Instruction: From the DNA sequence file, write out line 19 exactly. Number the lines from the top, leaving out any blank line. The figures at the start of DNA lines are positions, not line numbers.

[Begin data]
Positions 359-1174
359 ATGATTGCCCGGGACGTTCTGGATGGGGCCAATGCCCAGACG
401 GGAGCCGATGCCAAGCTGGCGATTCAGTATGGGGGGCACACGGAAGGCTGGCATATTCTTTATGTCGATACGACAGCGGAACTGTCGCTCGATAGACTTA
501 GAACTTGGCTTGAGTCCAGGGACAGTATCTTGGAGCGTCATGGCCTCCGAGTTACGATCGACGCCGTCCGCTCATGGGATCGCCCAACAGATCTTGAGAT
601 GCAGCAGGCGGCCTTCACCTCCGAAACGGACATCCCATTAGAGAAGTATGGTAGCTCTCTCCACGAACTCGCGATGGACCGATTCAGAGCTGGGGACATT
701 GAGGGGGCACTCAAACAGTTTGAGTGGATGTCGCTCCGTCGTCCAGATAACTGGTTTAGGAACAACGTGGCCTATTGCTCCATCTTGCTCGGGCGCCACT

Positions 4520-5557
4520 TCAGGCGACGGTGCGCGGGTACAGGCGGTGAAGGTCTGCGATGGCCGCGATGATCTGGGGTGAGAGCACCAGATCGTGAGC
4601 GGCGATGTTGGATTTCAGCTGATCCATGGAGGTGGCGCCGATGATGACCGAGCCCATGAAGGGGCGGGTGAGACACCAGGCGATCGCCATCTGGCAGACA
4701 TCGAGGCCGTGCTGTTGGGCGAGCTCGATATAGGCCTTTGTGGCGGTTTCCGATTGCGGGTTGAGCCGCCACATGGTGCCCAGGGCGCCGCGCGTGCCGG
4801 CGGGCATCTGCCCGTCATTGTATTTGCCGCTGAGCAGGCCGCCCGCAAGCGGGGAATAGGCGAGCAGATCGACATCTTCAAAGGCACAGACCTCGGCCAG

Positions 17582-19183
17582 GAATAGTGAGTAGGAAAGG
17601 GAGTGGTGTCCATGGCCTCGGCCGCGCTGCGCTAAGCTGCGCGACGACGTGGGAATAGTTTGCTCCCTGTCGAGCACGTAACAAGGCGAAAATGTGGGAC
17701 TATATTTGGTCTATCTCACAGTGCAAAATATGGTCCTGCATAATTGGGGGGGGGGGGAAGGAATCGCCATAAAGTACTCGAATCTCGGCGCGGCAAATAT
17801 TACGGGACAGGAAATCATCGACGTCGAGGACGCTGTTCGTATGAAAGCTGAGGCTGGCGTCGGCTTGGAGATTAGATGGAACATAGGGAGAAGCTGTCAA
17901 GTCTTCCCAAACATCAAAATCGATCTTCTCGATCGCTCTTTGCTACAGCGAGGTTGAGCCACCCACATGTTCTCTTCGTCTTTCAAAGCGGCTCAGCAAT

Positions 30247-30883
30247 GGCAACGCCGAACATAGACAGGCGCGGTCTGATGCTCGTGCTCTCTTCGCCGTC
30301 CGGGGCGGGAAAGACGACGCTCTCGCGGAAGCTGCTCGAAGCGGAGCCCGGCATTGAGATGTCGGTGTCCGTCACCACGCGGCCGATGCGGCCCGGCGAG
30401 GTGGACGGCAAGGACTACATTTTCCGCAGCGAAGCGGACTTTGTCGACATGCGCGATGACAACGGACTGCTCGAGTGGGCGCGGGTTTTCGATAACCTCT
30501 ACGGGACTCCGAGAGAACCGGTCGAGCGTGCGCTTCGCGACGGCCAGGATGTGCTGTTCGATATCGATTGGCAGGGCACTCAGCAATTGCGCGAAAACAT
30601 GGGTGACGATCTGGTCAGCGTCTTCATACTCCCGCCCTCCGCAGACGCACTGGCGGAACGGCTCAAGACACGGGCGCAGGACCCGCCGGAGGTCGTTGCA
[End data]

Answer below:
30247 GGCAACGCCGAACATAGACAGGCGCGGTCTGATGCTCGTGCTCTCTTCGCCGTC